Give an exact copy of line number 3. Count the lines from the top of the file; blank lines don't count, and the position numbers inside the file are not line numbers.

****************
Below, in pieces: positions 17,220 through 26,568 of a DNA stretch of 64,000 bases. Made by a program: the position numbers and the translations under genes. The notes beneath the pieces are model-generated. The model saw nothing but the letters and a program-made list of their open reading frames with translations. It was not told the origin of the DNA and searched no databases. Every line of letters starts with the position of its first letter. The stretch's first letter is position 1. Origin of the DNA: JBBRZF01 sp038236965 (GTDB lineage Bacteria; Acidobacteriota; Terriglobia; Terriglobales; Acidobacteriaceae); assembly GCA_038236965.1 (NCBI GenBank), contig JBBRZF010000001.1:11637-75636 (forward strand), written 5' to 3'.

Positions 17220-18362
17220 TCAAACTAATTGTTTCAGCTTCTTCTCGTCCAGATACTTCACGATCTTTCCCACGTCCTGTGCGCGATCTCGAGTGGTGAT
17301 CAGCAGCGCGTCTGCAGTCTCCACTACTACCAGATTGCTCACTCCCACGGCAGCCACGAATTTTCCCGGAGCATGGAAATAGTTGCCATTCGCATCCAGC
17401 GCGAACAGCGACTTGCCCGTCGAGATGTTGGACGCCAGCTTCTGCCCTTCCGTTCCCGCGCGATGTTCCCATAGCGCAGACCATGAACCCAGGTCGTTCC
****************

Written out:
17220 TCAAACTAATTGTTTCAGCTTCTTCTCGTCCAGATACTTCACGATCTTTCCCACGTCCTGTGCGCGATCTCGAGTGGTGAT